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Titans Week 4 Enemy Profile: Fletcher Cox

The Super Bowl winning defensive tackle is off to a sensational start to 2018.

NFL: Indianapolis Colts at Philadelphia Eagles Eric Hartline-USA TODAY Sports

When it comes to defensive tackles in this league, Aaron Donald is typically known as the absolute best. Donald has spoiled the rest of us because it seems like other defensive tackles aren’t discussed nearly as much even if they’re playing in the same ballpark.

Eagles defensive tackle Fletcher Cox is one of those players. With Philadelphia since 2012, Cox is a three-time Pro Bowler, a three-time Second-team All-Pro, and a Super Bowl champion. His Eagles come to Nashville this Sunday to decide which team goes to 3-1 and which team falls to 2-2.

Cox himself is having a sensational season. He has 2.5 sacks on the year and leads all defensive players with 9 quarterback hits. He’s a perfect test for an offensive line that has given up the fewest quarterback hits on the season, so something has to give.

For a further look at why Fletcher Cox is a defensive player the Titans need to fear, let’s investigate his tape.

Playing up on the defensive line is not just about rushing the passer or the runner. Occasionally a defensive lineman’s job is to disrupt the play, call out play fakes, option plays, etc. Here, Cox uses hesitance on his pass rush because he knows Devonta Freeman is being used as the bubble screen.

As soon as Cox notices Freeman moving out, that’s when he steps in front of him, forcing Freeman to take a different angle before eventually being tackled for a loss. Cox doesn’t get credited for a tackle here, but his sniff out of the screen ultimately makes this play happen.

Sacks by themselves don’t constitute just how well a pass rusher is playing, which is why pressures and quarterback hits do a much better job of providing context. Cox only has 2.5 sacks on the year, but there’s a huge amount of pressure that he’s creating on a game-by-game basis.

Cox doesn’t get credited for the sack here (although he’s pretty close), but his leverage allows him to put pressure on Matt Ryan long enough for Chris Long to strip sack the quarterback. Cox was the standout player for the Eagles in Week 1 because of the impact he made on the Eagles’ defensive line: They don’t win this one without him balling out.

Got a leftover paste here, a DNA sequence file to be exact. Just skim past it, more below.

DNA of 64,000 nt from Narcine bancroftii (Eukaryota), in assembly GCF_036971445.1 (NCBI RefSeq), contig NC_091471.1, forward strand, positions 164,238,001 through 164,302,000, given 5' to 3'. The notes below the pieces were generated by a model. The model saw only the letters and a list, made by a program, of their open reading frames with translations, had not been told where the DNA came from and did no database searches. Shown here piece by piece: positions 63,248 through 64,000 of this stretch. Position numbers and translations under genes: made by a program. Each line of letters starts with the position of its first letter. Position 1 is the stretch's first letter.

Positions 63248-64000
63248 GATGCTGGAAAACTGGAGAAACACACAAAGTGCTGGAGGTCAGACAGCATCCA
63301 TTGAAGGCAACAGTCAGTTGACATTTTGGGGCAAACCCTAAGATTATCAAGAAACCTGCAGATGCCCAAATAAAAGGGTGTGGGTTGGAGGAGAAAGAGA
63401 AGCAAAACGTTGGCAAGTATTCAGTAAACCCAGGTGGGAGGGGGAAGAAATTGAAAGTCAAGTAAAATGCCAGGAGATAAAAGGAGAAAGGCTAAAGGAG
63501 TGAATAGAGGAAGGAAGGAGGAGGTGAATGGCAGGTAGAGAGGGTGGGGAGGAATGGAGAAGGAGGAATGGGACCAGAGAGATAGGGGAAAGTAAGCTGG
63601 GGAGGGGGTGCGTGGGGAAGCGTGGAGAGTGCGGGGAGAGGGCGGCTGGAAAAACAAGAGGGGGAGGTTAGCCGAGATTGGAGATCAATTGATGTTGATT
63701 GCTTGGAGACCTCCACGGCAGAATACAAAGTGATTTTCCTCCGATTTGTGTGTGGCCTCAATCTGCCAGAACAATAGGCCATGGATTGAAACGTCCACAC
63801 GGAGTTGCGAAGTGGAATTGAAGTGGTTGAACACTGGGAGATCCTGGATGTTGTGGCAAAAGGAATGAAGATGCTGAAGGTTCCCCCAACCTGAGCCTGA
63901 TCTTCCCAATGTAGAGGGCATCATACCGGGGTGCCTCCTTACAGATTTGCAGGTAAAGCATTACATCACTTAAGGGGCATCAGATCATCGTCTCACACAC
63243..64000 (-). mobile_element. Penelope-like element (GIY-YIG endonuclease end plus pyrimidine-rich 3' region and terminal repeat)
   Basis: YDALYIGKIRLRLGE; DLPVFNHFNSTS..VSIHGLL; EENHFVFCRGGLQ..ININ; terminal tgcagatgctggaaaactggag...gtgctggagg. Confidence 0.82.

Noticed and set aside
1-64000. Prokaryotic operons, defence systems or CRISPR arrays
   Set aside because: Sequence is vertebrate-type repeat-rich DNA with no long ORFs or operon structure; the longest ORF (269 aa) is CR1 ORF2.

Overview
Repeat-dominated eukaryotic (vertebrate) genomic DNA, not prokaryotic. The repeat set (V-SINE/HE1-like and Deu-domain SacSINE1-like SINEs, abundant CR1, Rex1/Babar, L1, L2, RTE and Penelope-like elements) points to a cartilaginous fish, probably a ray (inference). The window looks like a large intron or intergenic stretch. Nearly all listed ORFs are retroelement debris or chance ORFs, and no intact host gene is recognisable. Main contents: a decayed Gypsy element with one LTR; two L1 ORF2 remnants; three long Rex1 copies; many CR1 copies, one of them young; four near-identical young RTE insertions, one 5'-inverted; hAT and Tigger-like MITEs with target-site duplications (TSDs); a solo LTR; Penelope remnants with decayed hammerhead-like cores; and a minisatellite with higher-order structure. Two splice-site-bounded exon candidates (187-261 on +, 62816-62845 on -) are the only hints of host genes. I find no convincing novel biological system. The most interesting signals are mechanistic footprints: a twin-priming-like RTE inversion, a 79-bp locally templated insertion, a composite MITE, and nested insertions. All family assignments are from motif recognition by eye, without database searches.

What especially makes Cox such a dangerous pass rusher that isn’t limited to stopping the run game is his athleticism and technique. His most deadly move is the two-step counter, where he—of course—takes two steps before countering a lineman’s futile attempts at blocking him, giving him a clear path to the quarterback.

Here, Cox takes two steps and smacks the guard’s hands out of existence. The guard is now out of position to stop #91, allowing him to push off his left foot, accelerate, and easily take down Ryan Fitzpatrick for the sack.

Finally, it goes without saying that Cox is a freight train; Defensive tackles need all the power they can get to muster through whatever gap they’re racing toward, and Cox has all that and then some.

This time Cox is double blocked (that almost sounds dirty), but even that’s not enough. Cox’s bull rush combines quickness, speed and aggressive, high attacking inside hands as he gets by the left guard and completely overwhelms the center, giving him access to Andrew Luck for the sack.

To conclude, Fletcher Cox is the real deal. He’s having a Defensive Player of the Year-worthy start thanks to his quick, violent hands, raw power and two-step counter. Along with the defending Super Bowl champions, he’s the perfect test for a Titans offense that has struggled to stay healthy all season. The Eagles have other talented pass rushers to worry about, but stopping #91 would be massive.

Marcus Mariota, Matt LaFleur and the offensive line better be ready.